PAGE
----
This week on “Two Way Street” we have Atlanta-based playwright and screenwriter Topher Payne.
Topher Payne got his start in theater because he had long arms and wasn’t afraid of heights. At least that’s the way he tells it.
His first experience working in a theater came when he was 17 years old. He’d dropped out of high school after the 10th grade because, he says, he was just a weird kid who didn’t fit in. so he took a position as an intern at the new stage theater in Jackson, Mississippi, not far from the town where he grew up. His fearlessness and those long arms made him the perfect choice to hang and set lights on the grid that hung high above the stage.
But his destiny was not to become a lighting director. Topher wanted to write plays. He was able to convince the theater’s managers to allow him to stage one of his short plays late in the evening after the main stage show was over. That was sometime around 1996, and Topher has been writing and having his plays produced just about every year since then. Most of them have had their first productions here in Atlanta, which became his home in 1999. He’s able to turn out funny, insightful and sometimes alarming plays at an astonishing rate. He’s premiered 13 full-length works at Georgia theaters since 2009. Many move beyond Atlanta and have been produced in theaters around the country.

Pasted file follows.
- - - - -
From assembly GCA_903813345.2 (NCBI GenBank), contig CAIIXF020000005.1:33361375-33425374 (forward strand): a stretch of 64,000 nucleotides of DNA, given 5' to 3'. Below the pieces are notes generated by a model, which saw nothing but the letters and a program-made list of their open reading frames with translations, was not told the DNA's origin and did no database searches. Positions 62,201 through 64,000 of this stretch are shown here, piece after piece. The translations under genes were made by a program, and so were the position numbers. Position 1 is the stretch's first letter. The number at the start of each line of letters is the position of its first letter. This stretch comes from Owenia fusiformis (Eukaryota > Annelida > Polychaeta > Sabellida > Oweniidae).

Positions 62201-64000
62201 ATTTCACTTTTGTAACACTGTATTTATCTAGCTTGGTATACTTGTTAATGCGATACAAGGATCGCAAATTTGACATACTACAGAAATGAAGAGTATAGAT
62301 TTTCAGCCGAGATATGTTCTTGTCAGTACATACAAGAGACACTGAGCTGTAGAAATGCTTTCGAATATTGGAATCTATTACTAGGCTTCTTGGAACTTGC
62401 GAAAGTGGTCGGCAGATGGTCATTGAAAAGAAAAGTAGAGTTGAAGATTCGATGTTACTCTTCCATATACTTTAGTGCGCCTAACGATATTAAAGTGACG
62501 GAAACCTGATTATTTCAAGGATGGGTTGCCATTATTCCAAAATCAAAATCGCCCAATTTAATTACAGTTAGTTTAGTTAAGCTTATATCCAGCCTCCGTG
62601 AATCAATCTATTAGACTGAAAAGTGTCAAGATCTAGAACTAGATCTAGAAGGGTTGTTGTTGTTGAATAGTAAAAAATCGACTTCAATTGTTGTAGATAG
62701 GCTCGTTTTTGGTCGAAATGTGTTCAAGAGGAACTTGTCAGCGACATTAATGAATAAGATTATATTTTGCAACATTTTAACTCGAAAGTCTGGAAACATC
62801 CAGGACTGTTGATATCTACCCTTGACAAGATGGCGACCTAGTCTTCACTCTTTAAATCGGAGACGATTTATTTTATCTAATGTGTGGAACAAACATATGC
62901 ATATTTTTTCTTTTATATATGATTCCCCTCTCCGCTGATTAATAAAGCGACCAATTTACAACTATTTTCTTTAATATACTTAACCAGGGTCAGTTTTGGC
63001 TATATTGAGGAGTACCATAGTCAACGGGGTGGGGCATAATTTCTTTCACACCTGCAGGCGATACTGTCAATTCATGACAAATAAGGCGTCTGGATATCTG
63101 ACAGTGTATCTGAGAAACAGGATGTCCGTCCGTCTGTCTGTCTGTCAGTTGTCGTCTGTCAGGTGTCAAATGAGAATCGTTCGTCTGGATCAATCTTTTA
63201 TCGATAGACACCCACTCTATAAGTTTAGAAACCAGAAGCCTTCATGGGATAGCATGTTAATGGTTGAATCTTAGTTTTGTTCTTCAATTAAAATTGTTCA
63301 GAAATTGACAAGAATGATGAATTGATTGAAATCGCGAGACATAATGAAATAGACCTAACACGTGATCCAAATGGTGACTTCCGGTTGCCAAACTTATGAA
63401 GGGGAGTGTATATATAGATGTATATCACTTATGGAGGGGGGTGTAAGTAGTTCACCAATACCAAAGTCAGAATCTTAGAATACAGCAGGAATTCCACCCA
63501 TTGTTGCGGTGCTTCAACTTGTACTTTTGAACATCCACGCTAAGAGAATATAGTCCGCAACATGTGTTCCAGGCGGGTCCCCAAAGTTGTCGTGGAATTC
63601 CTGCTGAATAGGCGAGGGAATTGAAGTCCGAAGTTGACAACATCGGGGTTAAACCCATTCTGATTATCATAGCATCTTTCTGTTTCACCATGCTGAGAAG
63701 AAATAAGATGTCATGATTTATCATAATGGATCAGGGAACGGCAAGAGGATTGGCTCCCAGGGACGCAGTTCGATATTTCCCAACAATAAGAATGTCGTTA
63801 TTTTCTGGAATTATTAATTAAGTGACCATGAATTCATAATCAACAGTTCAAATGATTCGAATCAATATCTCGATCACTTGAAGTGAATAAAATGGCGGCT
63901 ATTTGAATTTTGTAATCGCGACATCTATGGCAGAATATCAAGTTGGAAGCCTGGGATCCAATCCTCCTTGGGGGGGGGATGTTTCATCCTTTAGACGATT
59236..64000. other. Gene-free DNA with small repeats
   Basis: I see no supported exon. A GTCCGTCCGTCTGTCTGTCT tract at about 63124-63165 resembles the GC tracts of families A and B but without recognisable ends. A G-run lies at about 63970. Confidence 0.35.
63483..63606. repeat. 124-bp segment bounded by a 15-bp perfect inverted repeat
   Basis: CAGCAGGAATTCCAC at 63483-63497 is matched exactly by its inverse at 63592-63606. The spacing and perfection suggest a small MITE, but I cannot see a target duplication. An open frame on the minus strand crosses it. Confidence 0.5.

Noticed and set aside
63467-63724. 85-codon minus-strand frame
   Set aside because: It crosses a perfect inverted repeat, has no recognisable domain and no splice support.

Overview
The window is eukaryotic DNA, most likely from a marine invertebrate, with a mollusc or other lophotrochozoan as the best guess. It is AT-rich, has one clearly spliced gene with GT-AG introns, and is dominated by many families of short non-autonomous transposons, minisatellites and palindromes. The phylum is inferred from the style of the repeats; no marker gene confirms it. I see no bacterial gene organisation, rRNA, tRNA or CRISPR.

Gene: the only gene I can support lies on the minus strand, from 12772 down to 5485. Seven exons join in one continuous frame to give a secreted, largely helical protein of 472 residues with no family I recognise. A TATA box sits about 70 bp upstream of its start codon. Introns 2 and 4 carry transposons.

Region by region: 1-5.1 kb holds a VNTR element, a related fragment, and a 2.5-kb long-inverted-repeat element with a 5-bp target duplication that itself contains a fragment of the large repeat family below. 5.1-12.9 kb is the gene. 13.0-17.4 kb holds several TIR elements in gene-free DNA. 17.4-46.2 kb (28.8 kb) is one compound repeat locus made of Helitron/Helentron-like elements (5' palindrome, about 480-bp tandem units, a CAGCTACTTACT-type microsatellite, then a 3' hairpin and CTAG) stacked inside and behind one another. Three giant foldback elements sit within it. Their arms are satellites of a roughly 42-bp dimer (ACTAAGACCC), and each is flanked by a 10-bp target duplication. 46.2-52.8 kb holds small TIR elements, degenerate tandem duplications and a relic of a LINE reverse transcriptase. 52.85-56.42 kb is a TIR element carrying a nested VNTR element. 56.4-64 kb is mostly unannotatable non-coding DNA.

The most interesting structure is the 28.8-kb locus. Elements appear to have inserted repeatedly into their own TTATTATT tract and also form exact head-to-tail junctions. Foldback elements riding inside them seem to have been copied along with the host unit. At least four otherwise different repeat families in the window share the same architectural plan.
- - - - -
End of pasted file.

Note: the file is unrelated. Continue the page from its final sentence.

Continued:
Last year Topher began writing screenplays for the Hallmark Channel. The first of his scripts was “My Summer Prince,” which went on the air – yes – last summer. His second Hallmark movie called “Broadcasting Christmas” aired a few months late. He’s now working on yet another Christmas-themed movie for Hallmark. In fact, he’d just gone through an exhausting marathon writing session to meet a deadline for that new movie when he came in for our conversation. He was tried – but he was in high spirits and as you’d expect from a guy who writes such humorous work, was very funny.
Watch a scene from Topher Payne’s play “Perfect Arrangement,” which won the 2014 Osborne Award for best new play by an emerging playwright, given by the American Theater Critics Association.